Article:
How do I apply?

To apply, a student applicant first creates a profile in MyRC on the Robinson Center website. From there, the application requirements can be fulfilled and edited in multiple sessions before submitting the final application for consideration prior to the deadline.

How many students apply and are accepted to Transition School?

Transition School receives approximately 80 completed applications each year from students who attend public school, private school, and homeschool. After careful review of all completed applications, TS notifies those qualified to schedule an interview, accompanied by family, and a campus visit as allowed by UW Safe Start COVID-19 guidelines at that time. If qualified to interview, TS provides an additional writing prompt for the student applicant to complete and may conduct conversations by phone with one or more of the teachers who completed recommendations as a part of the application process. Ultimately, TS invites 20 students to participate each year, and on average, 16-18 students accept and enroll. 

What makes Transition School different from a traditional school experience?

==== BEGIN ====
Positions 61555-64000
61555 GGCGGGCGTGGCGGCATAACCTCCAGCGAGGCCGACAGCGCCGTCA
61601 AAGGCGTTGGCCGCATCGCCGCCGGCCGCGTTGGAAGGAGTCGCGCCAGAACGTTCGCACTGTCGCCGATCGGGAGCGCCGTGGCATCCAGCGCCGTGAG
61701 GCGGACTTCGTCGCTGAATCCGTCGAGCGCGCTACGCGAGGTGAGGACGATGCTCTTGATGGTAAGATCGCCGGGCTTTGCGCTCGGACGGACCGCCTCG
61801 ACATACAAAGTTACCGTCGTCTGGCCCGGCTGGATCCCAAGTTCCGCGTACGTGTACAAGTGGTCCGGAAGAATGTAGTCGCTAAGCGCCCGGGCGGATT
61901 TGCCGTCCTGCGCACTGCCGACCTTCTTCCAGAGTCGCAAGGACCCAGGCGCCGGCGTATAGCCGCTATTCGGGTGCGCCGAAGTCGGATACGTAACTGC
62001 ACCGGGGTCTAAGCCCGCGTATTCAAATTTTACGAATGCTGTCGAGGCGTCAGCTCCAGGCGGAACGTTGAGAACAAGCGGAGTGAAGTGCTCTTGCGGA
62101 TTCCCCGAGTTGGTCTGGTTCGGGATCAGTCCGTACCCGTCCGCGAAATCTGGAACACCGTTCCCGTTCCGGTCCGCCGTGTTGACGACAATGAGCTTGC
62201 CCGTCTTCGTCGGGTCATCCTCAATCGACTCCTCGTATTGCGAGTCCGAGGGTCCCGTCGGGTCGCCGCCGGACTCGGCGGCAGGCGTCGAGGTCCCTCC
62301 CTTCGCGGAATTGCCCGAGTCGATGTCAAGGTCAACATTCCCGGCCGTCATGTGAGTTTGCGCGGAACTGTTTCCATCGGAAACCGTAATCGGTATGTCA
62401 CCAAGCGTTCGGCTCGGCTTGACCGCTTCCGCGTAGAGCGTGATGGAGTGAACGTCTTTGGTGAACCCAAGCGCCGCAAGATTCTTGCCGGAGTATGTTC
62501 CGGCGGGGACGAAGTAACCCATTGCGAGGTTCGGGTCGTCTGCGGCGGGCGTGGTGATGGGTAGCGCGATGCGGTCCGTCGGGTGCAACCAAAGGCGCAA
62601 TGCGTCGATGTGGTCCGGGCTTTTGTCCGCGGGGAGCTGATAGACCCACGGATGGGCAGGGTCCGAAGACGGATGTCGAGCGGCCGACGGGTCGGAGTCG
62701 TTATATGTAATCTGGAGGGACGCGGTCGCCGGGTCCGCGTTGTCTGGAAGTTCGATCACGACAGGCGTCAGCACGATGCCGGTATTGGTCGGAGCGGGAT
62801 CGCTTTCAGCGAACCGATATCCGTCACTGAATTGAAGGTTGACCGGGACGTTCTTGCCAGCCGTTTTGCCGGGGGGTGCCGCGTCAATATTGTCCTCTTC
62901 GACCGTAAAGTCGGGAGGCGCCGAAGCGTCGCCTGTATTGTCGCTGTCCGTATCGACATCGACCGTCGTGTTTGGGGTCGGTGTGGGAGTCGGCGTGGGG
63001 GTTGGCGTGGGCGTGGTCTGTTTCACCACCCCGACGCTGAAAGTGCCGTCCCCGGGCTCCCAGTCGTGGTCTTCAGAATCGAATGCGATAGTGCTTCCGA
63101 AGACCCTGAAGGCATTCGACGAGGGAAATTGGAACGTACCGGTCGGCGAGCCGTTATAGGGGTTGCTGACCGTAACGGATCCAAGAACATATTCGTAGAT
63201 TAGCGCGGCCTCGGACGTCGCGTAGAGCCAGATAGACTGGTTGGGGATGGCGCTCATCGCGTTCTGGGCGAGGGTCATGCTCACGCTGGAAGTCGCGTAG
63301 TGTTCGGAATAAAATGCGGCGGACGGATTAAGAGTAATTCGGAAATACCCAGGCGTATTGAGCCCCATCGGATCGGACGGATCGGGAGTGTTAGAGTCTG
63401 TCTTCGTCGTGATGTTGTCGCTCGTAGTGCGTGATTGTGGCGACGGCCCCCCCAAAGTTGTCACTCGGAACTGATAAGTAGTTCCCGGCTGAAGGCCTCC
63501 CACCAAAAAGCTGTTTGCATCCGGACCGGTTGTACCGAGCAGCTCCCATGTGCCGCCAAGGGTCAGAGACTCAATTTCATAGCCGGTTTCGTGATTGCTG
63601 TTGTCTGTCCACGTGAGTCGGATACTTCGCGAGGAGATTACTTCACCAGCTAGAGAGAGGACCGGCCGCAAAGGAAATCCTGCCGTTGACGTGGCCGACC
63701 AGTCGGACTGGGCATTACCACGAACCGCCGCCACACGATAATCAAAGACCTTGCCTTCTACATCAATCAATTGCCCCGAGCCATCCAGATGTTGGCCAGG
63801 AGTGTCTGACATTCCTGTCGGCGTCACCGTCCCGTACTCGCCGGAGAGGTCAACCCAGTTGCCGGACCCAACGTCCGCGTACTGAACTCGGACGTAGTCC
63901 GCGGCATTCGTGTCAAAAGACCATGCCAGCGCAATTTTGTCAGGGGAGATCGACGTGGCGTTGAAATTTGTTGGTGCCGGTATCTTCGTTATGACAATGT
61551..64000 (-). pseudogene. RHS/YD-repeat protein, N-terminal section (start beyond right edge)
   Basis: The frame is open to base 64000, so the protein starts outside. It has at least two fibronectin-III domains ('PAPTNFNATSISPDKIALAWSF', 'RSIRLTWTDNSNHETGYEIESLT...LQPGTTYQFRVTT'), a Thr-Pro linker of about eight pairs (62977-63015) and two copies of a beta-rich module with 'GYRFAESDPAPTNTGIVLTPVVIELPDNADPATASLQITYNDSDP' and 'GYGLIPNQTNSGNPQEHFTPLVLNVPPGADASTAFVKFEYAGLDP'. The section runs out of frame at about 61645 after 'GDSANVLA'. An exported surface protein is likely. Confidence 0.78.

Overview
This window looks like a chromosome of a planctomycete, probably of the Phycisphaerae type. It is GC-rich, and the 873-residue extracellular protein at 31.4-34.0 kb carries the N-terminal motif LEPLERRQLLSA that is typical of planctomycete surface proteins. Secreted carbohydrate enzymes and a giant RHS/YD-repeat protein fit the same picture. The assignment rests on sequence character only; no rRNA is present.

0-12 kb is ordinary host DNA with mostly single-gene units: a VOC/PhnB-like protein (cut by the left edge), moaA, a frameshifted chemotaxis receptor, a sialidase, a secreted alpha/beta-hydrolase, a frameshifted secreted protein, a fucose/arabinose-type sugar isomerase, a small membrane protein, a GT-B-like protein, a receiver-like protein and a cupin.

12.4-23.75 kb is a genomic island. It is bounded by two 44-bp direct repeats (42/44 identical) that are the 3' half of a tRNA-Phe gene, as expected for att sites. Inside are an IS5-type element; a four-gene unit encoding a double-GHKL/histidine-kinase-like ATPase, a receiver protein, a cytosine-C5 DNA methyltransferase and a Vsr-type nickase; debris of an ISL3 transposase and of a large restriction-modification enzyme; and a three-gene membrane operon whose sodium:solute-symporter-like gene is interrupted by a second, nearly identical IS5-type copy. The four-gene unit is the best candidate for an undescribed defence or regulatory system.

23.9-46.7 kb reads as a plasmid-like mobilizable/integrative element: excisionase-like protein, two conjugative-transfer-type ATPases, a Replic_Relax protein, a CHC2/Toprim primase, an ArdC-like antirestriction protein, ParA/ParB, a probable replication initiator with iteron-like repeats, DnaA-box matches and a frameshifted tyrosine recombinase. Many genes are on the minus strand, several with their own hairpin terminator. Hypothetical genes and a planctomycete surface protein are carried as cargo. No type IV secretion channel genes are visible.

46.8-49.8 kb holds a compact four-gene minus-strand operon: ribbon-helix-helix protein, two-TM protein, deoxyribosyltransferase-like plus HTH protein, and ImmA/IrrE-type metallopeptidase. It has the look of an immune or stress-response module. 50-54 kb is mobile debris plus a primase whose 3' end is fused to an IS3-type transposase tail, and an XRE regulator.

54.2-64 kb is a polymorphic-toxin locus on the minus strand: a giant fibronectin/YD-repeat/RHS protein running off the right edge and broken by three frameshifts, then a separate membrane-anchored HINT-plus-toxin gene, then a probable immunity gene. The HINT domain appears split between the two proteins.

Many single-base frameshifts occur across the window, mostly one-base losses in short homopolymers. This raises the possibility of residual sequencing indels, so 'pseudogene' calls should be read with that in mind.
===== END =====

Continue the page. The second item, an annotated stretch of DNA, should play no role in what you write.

Transition School is designed to serve young students who are able to learn at an accelerated and advanced level. Accepted students enter the year-long Transition School program after completion of 8th grade to prepare for entrance into the University the following academic year. Throughout TS, students are expected to possess and demonstrate increasing capacity to be self-motivated, independent, and engaged scholars who are prepared to make the most of the University experience. The TS curriculum is not intended to replace the standard high school curriculum, nor does it bear much resemblance to AP or IB coursework. The focus is to prepare TS students to be strong scholars at the University.

How does Transition School lead to Early Entrance at UW?